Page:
The medical doctor and sexual health advocate has changed the way we talk about pleasure.
Dr Tlaleng Mofokeng spent her self-isolation indulging in her love of Korean culture: cooking her favourite dishes and watching K-dramas on Netflix.
The sexual and reproductive health expert, popularly known as Dr T, had little time for the latter before lockdown because her days are devoted to her advocacy. The doctor shares her expertise on various platforms and she runs a women’s health clinic in Johannesburg and serves on the Commission for Gender Equality in South Africa. Her book, Dr T: A Guide to Sexual Health and Pleasure, was published last year and welcomed by rapt reviewers.
Earlier this year, Mofokeng was appointed the United Nations Commission on Human Rights’ special rapporteur on the right to enjoyment, physical and mental health. She is the first African and woman to be appointed to this position.
Mofokeng, who grew up in QwaQwa in the Free State, says her interest in sexual health advocacy was sparked after seeing firsthand the highly medicalised conversations about sex that were taking place, especially with young people.
“They weren’t taking into account all the other different challenges young people encounter. But also the issues of sexual pleasure; pleasure is the ultimate reason people want to have sex.”
Her aim is to talk about sex in a way that is accessible and inclusive. “I want to focus on sex as something that is not only done to women, but also be deliberate about the way I talk about sexual health, sexual pleasure and the sexual rights of women.” In doing so, Mofokeng challenges the idea of desire as the domain of men only.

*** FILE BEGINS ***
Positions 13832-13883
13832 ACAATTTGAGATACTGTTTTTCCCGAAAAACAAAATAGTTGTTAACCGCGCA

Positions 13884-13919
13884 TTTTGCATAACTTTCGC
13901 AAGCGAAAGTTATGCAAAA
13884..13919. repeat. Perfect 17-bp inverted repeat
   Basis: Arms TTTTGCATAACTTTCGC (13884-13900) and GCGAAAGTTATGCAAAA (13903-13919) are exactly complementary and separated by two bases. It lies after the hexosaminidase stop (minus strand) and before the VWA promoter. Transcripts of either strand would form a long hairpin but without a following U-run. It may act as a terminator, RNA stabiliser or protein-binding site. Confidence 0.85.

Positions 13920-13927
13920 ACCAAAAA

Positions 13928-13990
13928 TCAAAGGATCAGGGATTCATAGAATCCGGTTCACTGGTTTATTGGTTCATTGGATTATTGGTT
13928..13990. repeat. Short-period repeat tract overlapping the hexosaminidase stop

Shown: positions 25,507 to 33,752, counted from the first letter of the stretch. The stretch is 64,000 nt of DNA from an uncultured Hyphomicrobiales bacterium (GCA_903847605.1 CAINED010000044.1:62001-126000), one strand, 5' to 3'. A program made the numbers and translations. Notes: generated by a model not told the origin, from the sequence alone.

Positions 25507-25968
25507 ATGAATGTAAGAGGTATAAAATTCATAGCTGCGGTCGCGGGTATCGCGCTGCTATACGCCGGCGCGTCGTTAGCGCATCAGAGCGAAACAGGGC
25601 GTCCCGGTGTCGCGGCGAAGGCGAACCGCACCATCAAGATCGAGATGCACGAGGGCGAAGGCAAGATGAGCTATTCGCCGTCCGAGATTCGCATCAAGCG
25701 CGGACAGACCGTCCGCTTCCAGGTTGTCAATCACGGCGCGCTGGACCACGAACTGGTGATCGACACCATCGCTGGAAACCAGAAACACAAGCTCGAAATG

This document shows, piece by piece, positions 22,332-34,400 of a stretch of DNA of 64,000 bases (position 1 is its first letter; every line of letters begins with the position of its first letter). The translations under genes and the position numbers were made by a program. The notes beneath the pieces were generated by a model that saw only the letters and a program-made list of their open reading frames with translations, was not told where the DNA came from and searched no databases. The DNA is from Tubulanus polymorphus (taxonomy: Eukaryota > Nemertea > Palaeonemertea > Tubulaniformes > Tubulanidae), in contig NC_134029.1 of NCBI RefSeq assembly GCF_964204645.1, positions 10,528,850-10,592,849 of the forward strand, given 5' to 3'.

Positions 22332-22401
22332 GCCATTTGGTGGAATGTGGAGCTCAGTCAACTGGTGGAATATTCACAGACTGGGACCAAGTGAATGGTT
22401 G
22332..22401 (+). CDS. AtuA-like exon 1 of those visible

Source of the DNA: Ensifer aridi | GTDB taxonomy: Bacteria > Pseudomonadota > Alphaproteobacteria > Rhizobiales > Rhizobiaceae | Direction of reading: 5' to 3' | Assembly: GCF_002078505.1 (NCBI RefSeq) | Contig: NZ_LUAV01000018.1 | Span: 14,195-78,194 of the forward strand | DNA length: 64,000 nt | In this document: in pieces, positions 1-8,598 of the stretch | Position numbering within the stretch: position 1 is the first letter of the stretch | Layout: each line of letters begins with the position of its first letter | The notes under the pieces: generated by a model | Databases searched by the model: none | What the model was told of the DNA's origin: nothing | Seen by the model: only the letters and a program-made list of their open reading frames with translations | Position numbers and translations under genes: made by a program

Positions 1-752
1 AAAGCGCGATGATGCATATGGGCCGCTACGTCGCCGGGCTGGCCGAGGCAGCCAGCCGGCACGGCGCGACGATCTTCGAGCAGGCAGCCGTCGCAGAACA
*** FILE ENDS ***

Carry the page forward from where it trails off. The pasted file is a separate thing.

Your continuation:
“But that’s why I always like to view what I do from the perspective of human rights. Because when I’m talking about young people or young adults, they have a right to information and about their health. So even though there is pushback, it’s not enough for me to change or question what I’m doing.” She says the pushback she faces, often coloured by gender stereotypes and misogyny, “doesn’t even make sense”.
In her capacity as a United Nations Commission on Human Rights special rapporteur, Mofokeng hopes that whatever solutions she and member states come up with to tackle issues of health rights are “centred around the restoration of human dignity”
As for South Africa’s gender inequality crisis, Mofokeng wants to see all spheres of government taking accountability. “I don’t think this fight can just fall on women. Women have marched and done petitions. They have marched and they have marched again. They have been violated at those very marches,” she says.
“There is a lot that women have already done and it is about time the state and the system show up and do the right thing.”